Syringa x tribrida6-9' x same. S. x josiflexa Redwine x S. prestoniae Hiawatha. William Cumming intro, Morden Ag Res Ctr, Morden, Canada, 1967.
Another outstanding Preston hybrid in the class of later-blooming lilacs. Masses of dark reddish-pink buds open to lovely fragrant single deep pink blossoms after the vulgaris lilacs have faded. The florets are unique in shape, like little trumpets clustered along the flower stem with spaces in-between. Plant singly as a specimen, preferably near the entrance to your home, or in a hedge for the butterflies and other nectar-loving creatures. Like other Prestons, can be pruned to tree form; won’t sucker and eat the building. Z3. (1-3' bare-root plants)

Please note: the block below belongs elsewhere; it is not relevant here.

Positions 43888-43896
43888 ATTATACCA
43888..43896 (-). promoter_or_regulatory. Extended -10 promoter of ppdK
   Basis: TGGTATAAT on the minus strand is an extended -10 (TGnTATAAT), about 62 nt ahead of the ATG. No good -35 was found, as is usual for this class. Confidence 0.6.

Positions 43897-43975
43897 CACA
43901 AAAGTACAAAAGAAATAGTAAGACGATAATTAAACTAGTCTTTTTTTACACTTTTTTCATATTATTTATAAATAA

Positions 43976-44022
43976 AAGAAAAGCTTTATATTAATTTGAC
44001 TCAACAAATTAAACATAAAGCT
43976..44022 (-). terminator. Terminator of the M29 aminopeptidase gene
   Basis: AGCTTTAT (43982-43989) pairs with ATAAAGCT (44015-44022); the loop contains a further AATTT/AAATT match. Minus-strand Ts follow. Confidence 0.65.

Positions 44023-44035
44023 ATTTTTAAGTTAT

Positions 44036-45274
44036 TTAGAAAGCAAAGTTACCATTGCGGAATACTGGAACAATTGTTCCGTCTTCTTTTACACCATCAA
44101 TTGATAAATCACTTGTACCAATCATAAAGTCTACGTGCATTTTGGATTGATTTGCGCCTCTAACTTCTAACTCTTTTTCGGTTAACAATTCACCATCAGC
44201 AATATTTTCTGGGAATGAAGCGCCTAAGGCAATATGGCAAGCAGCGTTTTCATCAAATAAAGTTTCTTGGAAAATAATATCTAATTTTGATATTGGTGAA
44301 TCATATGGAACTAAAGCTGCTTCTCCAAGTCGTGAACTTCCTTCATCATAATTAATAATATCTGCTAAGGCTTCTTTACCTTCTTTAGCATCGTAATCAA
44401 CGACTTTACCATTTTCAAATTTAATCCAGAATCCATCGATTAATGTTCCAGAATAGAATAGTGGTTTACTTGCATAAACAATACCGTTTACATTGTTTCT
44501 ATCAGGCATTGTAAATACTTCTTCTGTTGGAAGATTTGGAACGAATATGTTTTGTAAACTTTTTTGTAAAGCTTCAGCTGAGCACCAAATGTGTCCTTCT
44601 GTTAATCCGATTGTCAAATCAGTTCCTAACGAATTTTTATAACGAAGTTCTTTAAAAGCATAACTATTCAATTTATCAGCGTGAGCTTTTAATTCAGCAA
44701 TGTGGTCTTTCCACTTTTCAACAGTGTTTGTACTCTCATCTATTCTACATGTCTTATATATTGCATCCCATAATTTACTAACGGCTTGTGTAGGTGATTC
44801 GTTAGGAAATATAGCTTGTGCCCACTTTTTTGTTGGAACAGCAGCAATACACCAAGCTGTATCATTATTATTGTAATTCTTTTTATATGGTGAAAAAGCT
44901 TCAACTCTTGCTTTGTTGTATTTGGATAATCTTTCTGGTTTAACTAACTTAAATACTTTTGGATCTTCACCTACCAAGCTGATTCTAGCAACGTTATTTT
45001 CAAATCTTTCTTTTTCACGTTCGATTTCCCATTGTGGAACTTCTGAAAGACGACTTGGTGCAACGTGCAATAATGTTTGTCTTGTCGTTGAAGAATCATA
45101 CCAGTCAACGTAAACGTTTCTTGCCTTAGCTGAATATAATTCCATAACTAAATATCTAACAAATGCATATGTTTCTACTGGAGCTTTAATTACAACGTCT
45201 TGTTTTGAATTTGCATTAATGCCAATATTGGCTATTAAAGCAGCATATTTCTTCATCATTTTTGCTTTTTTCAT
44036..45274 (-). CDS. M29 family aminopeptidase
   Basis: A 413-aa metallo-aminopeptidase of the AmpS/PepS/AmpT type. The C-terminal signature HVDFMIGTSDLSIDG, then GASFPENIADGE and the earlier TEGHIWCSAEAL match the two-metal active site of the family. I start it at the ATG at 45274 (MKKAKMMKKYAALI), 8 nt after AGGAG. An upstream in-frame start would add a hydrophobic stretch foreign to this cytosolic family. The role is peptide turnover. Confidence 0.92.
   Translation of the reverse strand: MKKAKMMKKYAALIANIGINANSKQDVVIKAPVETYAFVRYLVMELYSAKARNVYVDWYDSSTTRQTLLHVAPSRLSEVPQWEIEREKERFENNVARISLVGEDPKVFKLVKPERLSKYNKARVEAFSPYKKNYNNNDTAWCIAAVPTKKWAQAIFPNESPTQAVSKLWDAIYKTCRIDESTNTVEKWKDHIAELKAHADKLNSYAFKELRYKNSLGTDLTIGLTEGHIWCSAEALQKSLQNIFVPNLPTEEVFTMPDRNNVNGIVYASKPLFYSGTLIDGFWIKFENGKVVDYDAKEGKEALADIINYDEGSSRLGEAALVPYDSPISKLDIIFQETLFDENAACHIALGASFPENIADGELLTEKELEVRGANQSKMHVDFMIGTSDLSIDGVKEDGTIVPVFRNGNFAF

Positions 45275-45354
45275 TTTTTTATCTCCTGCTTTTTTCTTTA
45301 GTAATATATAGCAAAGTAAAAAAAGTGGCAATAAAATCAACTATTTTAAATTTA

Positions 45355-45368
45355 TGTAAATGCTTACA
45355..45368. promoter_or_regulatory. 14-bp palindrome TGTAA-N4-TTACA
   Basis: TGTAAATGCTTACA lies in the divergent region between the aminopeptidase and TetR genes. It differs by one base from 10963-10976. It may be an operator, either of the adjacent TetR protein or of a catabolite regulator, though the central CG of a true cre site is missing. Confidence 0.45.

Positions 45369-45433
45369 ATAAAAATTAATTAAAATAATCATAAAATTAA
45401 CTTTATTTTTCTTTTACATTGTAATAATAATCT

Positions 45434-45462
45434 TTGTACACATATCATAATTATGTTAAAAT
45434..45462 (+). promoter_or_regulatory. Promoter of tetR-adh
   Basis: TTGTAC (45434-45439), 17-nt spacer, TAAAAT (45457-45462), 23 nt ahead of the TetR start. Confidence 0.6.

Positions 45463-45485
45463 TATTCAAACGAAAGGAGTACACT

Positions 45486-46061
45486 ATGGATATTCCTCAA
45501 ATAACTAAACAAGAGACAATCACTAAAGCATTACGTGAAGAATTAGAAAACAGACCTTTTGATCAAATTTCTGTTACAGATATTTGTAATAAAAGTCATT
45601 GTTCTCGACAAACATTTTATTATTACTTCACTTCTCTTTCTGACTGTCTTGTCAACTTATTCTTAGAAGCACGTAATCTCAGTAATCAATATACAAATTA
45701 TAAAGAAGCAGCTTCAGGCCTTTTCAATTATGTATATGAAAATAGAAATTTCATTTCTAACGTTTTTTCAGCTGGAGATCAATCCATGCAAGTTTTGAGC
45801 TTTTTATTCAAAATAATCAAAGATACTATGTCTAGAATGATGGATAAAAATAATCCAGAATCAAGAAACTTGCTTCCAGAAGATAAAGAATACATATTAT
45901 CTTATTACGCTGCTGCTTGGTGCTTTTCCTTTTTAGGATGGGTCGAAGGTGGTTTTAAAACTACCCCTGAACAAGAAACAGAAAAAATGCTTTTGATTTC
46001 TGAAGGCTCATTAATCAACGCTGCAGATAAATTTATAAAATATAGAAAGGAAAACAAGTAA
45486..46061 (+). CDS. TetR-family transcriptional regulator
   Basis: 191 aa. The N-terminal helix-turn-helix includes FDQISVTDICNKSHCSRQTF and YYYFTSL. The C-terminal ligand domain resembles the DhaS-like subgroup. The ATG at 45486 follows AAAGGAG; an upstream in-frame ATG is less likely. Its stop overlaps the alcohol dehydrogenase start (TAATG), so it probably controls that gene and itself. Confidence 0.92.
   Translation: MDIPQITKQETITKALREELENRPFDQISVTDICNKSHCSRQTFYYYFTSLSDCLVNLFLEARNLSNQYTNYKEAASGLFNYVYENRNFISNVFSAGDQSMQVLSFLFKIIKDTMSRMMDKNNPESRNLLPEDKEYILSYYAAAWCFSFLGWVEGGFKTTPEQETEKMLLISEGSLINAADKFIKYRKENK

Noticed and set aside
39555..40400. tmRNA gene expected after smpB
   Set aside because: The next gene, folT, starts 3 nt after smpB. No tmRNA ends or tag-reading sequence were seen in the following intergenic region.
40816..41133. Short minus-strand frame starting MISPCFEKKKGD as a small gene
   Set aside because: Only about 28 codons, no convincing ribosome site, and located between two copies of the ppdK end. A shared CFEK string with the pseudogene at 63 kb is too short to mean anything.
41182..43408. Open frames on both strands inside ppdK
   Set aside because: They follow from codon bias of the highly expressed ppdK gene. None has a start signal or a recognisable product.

533 Miss Canada
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Plant in a sunny (at least 6 hours of sunlight each day) well-drained location in moderately rich soil; sandy gravelly loam is perfect. Pink, lavender and blue lilacs color up best in soil with an alkaline pH. Spacing depends on your plan; lilacs perform well as hedges as well as specimens